In the middle of the forest taiga more than 4,000 kilometers from Ukraine, even the remote Siberian village of Vanavara felt the consequences of the Russian invasion of its neighbor.
Authorities last month confirmed the death of Russian soldier Sergei Vasilev, 22, who was born in a settlement near Vanavara but spent several years in a boarding school in the village with his younger sister.
Ethnic Evenki, one of the indigenous people of Eastern Siberia, Vasilev was killed in early May. It took almost a month for his body to be returned to Vanavara from what locals call “the big land”.
With no rail or road connections, the only way to get in and out of Vanavara is by plane or – during the summer months – by boat on the Podkamennaya Tunguska River.
Finally, the community held a memorial service at a local culture house, attended by representatives from the Ministry of Defense and local officials.
“The place was packed with people and funeral wreaths. The boy was a native [Evenki] – one of us – which meant that even though we weren’t blood relatives, it was everyone’s personal loss,” a 24-year-old resident told the Moscow Times.
The death of Vasiliev, who enlisted as a contract soldier in the Russian army in 2019, is a stark reminder of how the repercussions of Moscow’s bloody invasion of Ukraine were felt in regions Russians thousands of kilometers from the fighting.
News of his passing quickly spread among the approximately 15,000 inhabitants of the Evenkiysky district of the Krasnoyarsk region, where Vanavara is located, and which covers a vast expanse of land in central Siberia that is larger than any European country.
“Until then, everyone was trying to ignore the war,” said the local, who requested anonymity to speak freely.
With the Russian armed forces relying heavily on the services of contract soldiers, the geography of the country’s casualties in Ukraine has been disproportionate towards the most economically disadvantaged areas, especially those populated by non-Slavic indigenous communities.
“There are no jobs and no prospects [in remote rural regions]. Incomes are pathetically low,” said Tomila Lakina, an expert on Russian politics at the London School of Economics.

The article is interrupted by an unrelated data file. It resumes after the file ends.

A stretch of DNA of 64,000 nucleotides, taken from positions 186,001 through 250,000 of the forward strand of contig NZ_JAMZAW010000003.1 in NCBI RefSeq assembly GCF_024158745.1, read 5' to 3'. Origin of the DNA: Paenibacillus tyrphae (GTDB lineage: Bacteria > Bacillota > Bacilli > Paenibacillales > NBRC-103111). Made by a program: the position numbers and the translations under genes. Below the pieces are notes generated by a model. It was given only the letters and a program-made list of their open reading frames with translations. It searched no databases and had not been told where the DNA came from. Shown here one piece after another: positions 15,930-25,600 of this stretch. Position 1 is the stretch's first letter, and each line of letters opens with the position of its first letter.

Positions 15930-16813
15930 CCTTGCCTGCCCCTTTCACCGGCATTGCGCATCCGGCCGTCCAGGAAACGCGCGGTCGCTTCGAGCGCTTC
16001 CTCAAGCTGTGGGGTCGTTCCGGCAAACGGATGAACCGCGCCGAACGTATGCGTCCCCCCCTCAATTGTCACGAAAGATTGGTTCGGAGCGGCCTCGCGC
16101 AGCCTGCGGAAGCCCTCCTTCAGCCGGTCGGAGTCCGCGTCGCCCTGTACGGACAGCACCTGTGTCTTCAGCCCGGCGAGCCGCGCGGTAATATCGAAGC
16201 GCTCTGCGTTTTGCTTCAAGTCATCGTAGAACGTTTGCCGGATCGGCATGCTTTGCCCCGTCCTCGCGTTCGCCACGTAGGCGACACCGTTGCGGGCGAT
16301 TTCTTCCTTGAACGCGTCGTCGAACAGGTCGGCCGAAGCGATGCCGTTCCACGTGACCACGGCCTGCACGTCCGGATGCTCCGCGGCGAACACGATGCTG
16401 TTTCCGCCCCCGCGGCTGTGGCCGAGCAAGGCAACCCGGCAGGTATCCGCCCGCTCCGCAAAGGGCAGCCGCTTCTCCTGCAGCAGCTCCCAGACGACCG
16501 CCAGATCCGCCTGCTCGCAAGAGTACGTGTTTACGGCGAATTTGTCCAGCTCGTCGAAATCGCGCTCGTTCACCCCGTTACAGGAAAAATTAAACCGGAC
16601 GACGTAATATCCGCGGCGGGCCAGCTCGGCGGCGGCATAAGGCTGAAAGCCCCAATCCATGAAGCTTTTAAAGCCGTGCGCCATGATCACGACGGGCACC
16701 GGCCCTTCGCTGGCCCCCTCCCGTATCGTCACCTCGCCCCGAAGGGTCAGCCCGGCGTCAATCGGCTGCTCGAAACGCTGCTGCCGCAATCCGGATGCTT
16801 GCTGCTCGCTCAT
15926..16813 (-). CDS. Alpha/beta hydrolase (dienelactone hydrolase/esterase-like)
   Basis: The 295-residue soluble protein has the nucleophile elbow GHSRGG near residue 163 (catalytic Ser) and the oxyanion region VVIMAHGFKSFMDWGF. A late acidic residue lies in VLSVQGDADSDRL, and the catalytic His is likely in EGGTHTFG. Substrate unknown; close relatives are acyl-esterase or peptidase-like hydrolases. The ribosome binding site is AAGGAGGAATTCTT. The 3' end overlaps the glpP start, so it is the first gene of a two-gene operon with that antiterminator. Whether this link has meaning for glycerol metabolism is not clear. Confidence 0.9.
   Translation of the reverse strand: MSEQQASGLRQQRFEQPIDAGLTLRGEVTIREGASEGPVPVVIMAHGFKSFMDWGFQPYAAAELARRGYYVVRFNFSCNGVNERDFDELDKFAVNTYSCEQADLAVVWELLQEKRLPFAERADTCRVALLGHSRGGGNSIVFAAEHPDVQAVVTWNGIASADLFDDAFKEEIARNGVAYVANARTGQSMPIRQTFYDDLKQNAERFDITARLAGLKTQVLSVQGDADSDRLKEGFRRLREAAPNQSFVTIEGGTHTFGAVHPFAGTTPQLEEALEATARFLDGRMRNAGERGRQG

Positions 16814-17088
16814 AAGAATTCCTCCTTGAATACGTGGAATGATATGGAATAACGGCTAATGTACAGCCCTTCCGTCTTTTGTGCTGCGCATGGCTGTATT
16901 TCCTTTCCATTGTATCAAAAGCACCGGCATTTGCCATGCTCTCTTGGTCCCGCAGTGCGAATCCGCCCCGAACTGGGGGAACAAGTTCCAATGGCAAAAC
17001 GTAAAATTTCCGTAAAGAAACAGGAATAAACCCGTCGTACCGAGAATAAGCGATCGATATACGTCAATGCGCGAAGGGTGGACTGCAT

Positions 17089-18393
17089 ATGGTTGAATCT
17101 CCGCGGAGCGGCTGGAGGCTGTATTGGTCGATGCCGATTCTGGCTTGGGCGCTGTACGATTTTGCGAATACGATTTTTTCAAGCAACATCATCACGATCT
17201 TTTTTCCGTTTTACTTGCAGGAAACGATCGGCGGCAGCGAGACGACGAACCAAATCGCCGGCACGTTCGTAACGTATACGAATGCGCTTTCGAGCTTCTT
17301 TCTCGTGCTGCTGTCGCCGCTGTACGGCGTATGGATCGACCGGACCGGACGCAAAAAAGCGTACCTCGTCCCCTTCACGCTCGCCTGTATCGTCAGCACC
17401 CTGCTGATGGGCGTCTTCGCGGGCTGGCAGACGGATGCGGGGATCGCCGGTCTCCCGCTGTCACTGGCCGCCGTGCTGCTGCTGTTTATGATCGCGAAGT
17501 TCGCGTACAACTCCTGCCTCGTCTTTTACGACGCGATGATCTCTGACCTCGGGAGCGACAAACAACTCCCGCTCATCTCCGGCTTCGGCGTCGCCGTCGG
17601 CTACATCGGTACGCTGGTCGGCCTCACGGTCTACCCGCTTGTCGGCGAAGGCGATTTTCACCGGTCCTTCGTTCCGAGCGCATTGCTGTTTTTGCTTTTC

“For these people, getting a contract to serve in the Russian military and fight in Ukraine offers unimaginable wealth that they have never seen and their parents and grandparents have never seen,” he said. she told the Moscow Times.
Stories of loss similar to Vasiliev’s in Vanavara have unfolded in other towns and villages in far corners of Russia since the war began in February.
Several people from the village of Dogoi in the Zabaikalsky region on the border with China are currently fighting in Ukraine, according to Dolgor, an 18-year-old resident.
“Serving in the military is the only way to earn money,” said Dolgor, who asked that his last name not be used.
While Dogoi, a farming village nearly 7,000 kilometers from Ukraine, has yet to see any deaths, many residents have friends and relatives who have lost loved ones.
“My relatives at [the neighboring republic of] Buryatia goes to funeral services every day,” Dolgor said.
The Siberian republic of Buryatia and the neighboring Zabaikalsky region are among the Russian regions with the highest number of military losses. A total of 164 soldiers from Buryatia and 102 from the Zabaikalsky region were killed in Ukraine, according to an independent report score the number of Russian deaths in Ukraine by the independent media iStories.
In Dogoi, families whose loved ones serve in Ukraine visit Buddhist monasteries every day to pray for the well-being of their loved ones, according to Dolgor.
Despite the deaths, most of those living in remote areas seem to support the war.
“I was very surprised to learn that our indigenous Evenki people support the ‘operation’ as we constantly fight for the preservation of our forests and against discrimination against ethnic Russians,” the Vanavara local said.
Independent vote suggests that more than three quarters of Russians support the Kremlin’s military campaign in Ukraine.
“It’s so much more than hardware drivers like income [that motivate people to join the war]”, said expert Lankina. “It’s about the feeling of deprivation and ‘us’ versus ‘them’, where ‘us’ is the poor and ‘them’ is the liberal intelligentsia who have always been preferred.”
Often without a reliable internet connection, the only source of information in many remote areas is television, which dutifully relays the Kremlin’s narrative.
Although the northern village of Sizyabsk in Russia’s Komi Republic, where reindeer herding drives the local economy, gained some internet access several years ago, many locals still get their information public television.
Not only are the residents of Sizyabsk broadly supportive of the government, but they remain seemingly indifferent to the prospect of economic trouble.
“Whenever I ask about prices or availability of medicines, my relatives say they are ready to put up with it and can grow whatever they need in their garden,” he told the Moscow Times. a woman whose extended family lives in Sizyabsk.
Internet access cannot change people’s worldview, according to Lakina. “Destitute young people [in rural communities]… growing up in families where maybe the grandmother was still illiterate,” she said.
While the human cost of the Ukrainian war in Russia may have been felt most harshly by poor rural communities in remote parts of Russia, there is little sign of any desire for political or social change in these regions.
“Some people are crying and praying for the war to end, but I haven’t noticed any real resistance,” Dolgor said in the farming village of Dogoi. “But there must be someone who is against it. It is not possible that everyone is for it. »